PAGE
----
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delay our trains; but by to-morrow I can move in any direction. W. T. Sherman, Major-General. Deserters from Hood's army report his force at thirty thousand. The strength of his cavalry is not known. There is no additional news from the Tennessee river, except that Roddy's forces moved from Tuscumbia yesterday. G. H. Thomas Major-General. Chattanooga,October 17--10 A. M. The rear of Hood's army left Lafayette, going south, at daylight this morning. J. M. Schofield, Major-General. The country south and southwest of Lafayette is exceedingly difficult for an inferior army vigorously pursued, consisting of narrow valleys parallel to the ranges of Taylor's ridge and Lookout mountain, broken by rough hills, and destitute of food for men or beast until you reach the Coosa river, a distance equal to three days forced marches. Another official dispatch, dated at Chattanooga on the 17th, is as follows: I left General Sherman at Ship ga
aleigh State Journal contains numerous extracts from the Herald of the Union, a paper started since the occupation of Wilmington by the Federals, dated March 2d. It is printed with the material of the Carolinian, but no name appears. Among the advertisements is a card from O. S. Baldwin, Broadway, New York, to his former patrons at Wilmington, etc., and an appeal from George Myers in behalf of the Union prisoners returning through Wilmington. General Orders No. 1 announce that General J. M. Schofield assumes command of the District of North Carolina, headquarters in the field. Other general orders announce the appointment of provost-marshals, post commanders, etc. Special Orders No. 18 assign Brigadier-General Joseph R. Hawley to the command of the District of Wilmington, "which will embrace all the territory under military control in rear of the army operating from Cape Fear river as a base. General Hawley will be responsible for the protection of the depot at Wilmington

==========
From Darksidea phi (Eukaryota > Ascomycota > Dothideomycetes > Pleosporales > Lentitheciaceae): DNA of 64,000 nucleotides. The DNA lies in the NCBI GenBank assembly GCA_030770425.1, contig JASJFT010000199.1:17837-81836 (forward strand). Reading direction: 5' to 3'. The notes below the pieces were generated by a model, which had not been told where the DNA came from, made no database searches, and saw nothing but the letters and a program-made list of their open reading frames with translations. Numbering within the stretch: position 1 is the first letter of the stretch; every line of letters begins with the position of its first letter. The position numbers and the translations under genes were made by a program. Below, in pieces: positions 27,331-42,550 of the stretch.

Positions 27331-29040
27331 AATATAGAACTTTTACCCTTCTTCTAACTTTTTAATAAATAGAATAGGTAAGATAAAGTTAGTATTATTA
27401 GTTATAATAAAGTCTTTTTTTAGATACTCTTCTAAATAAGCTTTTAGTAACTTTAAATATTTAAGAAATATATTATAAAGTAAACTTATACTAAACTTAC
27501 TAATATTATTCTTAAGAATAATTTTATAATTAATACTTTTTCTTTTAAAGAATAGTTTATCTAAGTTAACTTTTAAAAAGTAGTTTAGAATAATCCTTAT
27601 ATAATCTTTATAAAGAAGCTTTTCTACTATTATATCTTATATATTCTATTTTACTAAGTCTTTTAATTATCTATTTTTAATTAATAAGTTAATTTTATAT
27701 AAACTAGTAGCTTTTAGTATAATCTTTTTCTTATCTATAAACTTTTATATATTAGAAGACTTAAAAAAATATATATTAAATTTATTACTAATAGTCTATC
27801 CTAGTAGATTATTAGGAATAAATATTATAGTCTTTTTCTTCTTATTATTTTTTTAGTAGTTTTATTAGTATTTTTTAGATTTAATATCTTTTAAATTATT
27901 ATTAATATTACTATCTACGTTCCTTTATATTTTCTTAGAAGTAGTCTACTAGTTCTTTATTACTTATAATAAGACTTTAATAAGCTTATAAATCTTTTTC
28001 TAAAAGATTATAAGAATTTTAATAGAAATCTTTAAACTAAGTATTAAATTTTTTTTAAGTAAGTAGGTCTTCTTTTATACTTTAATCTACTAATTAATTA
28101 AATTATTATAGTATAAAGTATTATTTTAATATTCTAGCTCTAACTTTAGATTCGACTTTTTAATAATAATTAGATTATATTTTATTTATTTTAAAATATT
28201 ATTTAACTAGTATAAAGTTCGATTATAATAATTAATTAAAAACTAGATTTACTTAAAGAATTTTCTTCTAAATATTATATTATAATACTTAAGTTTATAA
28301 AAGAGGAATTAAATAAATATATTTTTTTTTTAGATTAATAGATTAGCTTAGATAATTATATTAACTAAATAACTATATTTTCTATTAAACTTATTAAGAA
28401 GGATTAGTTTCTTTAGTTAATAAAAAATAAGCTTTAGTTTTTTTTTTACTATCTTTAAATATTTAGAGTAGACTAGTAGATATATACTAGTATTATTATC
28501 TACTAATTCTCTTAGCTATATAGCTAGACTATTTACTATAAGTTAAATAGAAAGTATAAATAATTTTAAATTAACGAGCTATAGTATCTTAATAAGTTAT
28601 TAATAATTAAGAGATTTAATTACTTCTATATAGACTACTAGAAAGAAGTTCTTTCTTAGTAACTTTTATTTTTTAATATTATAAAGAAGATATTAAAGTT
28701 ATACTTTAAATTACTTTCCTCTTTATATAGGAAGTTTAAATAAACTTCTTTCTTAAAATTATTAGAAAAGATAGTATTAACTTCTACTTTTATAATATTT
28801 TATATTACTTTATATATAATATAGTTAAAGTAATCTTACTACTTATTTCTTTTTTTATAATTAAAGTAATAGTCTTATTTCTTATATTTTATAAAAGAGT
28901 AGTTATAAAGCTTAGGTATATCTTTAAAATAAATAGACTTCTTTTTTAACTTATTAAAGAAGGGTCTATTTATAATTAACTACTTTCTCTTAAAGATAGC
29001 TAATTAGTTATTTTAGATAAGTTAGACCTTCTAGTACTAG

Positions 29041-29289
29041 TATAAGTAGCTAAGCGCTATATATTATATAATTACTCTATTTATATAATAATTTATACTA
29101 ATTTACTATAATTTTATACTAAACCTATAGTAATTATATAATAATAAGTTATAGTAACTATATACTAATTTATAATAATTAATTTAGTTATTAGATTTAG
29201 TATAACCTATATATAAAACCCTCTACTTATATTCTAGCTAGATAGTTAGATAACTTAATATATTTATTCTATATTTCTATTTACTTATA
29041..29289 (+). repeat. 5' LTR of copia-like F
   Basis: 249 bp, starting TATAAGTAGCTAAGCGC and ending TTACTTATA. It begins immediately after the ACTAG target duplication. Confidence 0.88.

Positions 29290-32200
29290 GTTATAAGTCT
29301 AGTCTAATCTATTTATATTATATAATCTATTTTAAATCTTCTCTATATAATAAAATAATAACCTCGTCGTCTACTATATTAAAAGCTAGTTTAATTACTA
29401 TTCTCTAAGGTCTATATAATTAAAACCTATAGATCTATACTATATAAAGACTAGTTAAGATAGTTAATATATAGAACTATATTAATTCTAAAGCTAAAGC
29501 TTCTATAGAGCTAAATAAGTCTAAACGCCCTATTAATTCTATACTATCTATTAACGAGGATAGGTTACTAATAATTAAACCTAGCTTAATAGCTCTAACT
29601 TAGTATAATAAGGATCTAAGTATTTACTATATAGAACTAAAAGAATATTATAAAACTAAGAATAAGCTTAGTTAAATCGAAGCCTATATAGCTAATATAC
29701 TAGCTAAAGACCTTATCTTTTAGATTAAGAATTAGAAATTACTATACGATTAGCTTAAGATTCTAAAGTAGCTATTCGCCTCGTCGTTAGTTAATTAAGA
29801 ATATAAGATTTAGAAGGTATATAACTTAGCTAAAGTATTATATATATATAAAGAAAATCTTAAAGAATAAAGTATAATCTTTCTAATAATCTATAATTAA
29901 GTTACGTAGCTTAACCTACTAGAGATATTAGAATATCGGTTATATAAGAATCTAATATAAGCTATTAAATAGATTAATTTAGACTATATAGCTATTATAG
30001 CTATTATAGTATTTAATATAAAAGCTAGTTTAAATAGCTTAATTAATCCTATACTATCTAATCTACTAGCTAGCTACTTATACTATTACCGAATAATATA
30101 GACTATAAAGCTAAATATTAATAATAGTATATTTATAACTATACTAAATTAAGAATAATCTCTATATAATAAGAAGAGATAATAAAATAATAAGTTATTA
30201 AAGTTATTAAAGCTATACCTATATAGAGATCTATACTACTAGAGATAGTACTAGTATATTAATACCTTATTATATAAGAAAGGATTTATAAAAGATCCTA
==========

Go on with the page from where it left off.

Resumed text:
Yankee laws for the Government of the old North State. General Schofield has issued a series of orders, by which the people of North Carolina who have fallen under his rule are to be governed. We copy some paragraphs from the series: For the government of the Department, General Schofield has issued General Order NoGeneral Schofield has issued General Order No. 8: I. Provost marshals in this Department will administer the oath of allegiance to such persons as come within the provisions of the Amnesty Proclamation of the President of the United States, provided they are satisfied that such persons desire, in good faith, to aid in restoring the National authority, and that they takWilmington, North Carolina, bringing the report, which was generally credited by the army and navy officers stationed at Smithville, that a portion of General Sherman's army had arrived at, and was marching through, Wilmington, North Carolina, from which it is conjectured that a junction with General Schofield has been effected.
he 15th instant. The Battle at Kinston--Bragg Retreats across the Neuse. The Yankee General Schofield sends his Government two dispatches, which, if they were not illuminated by news paper accStewart's corps. They say two corps are here, and the rest of Johnston's army is coming. J. M. Schofield, Major-General. Washington, District of Columbia, March 14--11 A. M. Major-General Dix, New York: General Schofield, in a dispatch dated at Newbern, March 12, states that, on the night of the 10th, near Southwest creek, Bragg was fairly beaten; that during the night he retretion, Secretary of War. Fortunately for the truth, or what is nearer the truth than Schofield's dispatch, a correspondent of the New York Herald writes a fuller account of the affair: ch 14--11 A. M. Major-General Dix, New York: Dispatches direct from Generals Sherman and Schofield have been received this morning by this Department. General Sherman's dispatch is dated M
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